Refined Mouse Handling Overview

What is refined mouse handling?

Traditionally, mice are picked up by the base of the tail to remove them from caging during cage changing and for procedures. However, picking mice up by the tail, even for only 2s during cage change, causes negative behavioral and physiological (Ghosal et al. 2015; Gouveia & Hurst 2019) effects. Here we offer evidence that indicates refined handling methods (i.e., tunnel handling or cupping) are beneficial to mouse welfare (Hurst & West 2010; Nakamura & Suzuki 2018; Clarkson et al. 2020) & improves quality of scientific data (Gouveia & Hurst 2017).

Animal Welfare

Scientific Quality

Ease of Handling

Job Satisfaction

How common is refined handling?

Individual research laboratories and entire institutions across the globe are switching their mouse handling practices to replace tail handling methods with refined methods. They say there is a huge difference in the behavior of the mice. And once they switch, they say they’d never go back. 

In the United Kingdom, over 60% of institutions use refined handling methods exclusively – no tail handling allowed. In the United States and Canada more and more institutions are making the switch. So far, we know that AstraZeneca, University of Florida, University of Ottawa, Wilfrid Laurier University, University of Kentucky, ITR Laboratories, LakeHead University and Xenon Pharmaceuticals have fully switched. Institutions that are in the process of switching to refined methods include GSK, University of Ottawa, and The Center for Phenogenomics. Should your institution be added to one of these lists? Email info@na3rsc.org to get added!

Tunnel handling vs. cupping

Tunnel handling simply involves guiding mice into a tunnel to pick them up out of their cage. They can then be tipped out of the tube backward and scruffed for procedures, as needed. The benefits of tunnel handling remain even if mice are subsequently given injections, have blood drawn, or undergo gas anesthesia.

Cupping involves picking mice up with cupped hands. It does not require any new equipment but does require a bit more training of mice.

See How to conduct refined handling for more information on tunnel and cupping methods.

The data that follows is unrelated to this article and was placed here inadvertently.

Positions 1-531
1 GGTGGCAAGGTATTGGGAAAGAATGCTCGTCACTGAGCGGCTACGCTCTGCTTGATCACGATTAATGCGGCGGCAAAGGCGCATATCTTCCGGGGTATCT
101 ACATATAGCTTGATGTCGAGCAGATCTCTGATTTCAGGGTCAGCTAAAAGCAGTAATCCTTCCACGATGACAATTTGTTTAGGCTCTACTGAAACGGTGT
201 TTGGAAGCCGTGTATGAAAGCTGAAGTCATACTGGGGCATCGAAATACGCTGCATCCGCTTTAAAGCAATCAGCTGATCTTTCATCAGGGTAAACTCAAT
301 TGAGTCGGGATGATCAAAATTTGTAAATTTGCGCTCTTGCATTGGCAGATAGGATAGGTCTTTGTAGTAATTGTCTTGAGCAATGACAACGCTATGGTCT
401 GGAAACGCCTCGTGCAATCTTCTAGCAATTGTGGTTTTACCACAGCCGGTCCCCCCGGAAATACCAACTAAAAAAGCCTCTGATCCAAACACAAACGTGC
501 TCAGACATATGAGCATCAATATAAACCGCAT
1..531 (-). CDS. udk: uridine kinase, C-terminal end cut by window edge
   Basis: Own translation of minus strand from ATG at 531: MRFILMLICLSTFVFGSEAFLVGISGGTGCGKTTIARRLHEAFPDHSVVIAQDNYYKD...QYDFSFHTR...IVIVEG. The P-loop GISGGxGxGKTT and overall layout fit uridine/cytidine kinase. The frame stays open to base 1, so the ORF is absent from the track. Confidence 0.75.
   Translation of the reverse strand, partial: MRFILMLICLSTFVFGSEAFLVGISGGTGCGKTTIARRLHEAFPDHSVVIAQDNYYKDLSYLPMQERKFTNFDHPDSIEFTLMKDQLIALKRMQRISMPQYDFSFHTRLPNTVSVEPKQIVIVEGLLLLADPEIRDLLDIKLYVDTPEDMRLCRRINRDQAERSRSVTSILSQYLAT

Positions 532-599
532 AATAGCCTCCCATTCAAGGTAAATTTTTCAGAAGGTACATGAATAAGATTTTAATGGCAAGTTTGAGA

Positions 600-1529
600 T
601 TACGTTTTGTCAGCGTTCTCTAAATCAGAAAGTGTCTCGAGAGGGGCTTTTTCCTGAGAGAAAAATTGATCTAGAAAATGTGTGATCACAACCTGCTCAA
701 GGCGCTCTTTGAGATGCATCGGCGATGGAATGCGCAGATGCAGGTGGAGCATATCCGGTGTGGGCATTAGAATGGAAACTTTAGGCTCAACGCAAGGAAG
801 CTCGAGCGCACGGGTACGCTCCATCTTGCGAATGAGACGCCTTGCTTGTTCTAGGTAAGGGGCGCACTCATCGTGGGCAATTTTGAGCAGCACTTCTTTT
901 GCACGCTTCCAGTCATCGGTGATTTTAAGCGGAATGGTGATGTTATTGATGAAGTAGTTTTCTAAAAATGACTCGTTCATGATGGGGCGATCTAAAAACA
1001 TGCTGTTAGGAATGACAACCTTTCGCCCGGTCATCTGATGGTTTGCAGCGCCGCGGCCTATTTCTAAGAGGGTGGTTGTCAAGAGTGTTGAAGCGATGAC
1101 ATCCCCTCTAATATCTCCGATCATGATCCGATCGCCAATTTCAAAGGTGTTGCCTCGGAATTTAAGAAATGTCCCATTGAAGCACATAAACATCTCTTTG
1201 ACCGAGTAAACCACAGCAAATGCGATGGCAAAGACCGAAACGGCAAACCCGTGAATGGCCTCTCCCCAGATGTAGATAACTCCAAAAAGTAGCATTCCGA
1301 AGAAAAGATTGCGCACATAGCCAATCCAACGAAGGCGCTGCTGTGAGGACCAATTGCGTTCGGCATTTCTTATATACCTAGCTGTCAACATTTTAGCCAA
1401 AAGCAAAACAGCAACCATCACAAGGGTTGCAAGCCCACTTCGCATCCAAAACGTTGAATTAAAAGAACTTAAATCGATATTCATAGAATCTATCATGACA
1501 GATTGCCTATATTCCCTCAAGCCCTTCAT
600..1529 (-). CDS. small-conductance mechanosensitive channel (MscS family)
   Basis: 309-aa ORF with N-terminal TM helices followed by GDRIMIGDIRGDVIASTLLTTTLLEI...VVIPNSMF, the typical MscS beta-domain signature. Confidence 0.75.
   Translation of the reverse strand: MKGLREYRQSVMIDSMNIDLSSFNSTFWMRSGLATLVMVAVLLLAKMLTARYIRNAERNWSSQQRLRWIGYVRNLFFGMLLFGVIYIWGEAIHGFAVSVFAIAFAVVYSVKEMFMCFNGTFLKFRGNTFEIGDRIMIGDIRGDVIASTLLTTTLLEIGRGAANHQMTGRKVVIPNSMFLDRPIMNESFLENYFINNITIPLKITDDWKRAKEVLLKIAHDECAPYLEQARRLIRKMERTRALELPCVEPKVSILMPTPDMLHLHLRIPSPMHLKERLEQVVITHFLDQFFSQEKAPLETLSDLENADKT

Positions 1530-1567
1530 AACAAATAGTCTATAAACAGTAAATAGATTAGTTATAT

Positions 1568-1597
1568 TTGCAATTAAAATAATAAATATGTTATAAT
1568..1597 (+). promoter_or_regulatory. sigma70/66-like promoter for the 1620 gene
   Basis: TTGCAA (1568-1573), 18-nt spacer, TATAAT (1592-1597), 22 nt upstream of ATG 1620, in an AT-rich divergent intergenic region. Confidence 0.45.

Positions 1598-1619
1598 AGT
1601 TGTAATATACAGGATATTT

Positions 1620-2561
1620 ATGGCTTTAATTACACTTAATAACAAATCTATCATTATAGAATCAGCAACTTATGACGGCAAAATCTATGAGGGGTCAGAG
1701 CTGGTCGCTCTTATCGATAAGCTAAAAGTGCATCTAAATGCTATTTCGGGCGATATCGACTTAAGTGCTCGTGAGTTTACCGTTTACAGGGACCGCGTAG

Tunnel handling

 Cupping

What is the evidence that supports the use of refined handling?

There have been 19 publications supporting the benefits of refined handling improving welfare & scientific quality including:

  • Reducing anxiety as measured by elevated plus maze, social novelty test, open field test, and light-dark box test (shown in 10 papers including Hurst & West 2010)
  • Reducing depressive-like behavior as measured by sucrose reward, resilience to negative events (Clarkson et al. 2018, 2020), forced swim test and burrowing test (Sensini et al. 2020)
  • Reducing chronic stress as measured by adrenal gland size (Clarkson et al. 2020)
  • Increasing test reliability (Hurst & West, 2017)
  • Improving physiological parameters such as improving glucose tolerance & reducing blood glucose & corticosterone (Ghosal et al. 2015; Ono et al. 2016)
  • Increasing voluntary interaction with the handler (shown in 10 papers including Hurst & West 2010)
  • Improving breeding as measured by larger pups (0.75g), more pups born (1), weaned (1.5 ), and longer breeding productive lifespan (20%; Hull et al., 2022).

See our Publications page for more.

Does refined handling take longer?

Once staff and mice are adequately trained, husbandry tasks and experimental procedures typically do not take any longer than with tail handling. For cup handling, typically some habituation for the mice is required initially so it may take longer initially.

  • In a time study of four technicians, where tunnels were placed in the home cages two weeks earlier, tunnel handling mice for cage changes was found to be faster than tail handling with forceps on both the first and second cage changes. No training of the mice was needed (Hull et al. 2022).
  • In an additional study, researchers found that using cup handling took less time for cage change than using forceps (Doerning et al. 2019).

Preliminary data from the second round of our survey on refined handling use allowed us to ask individuals about common concerns to using refined handling and how these factors changed after implementing refined handling.

We found that the majority of respondents (<60%) report that cage change and handling time decreased, or stayed the same, after switching to refined handling.

Recent data from a study by Arnott et al. (2023) at AMGEN (full poster linked here), found that tunnel handling took less time than tail handling for a number of mouse strains.

The only outlier were Balb/c mice. This is a great example that different strains may need different refined handling techniques. Balb/c have been reported to be easily picked up using cupping. This may also provide an explanation for the potential increase in cage change time/handling in the results shown above.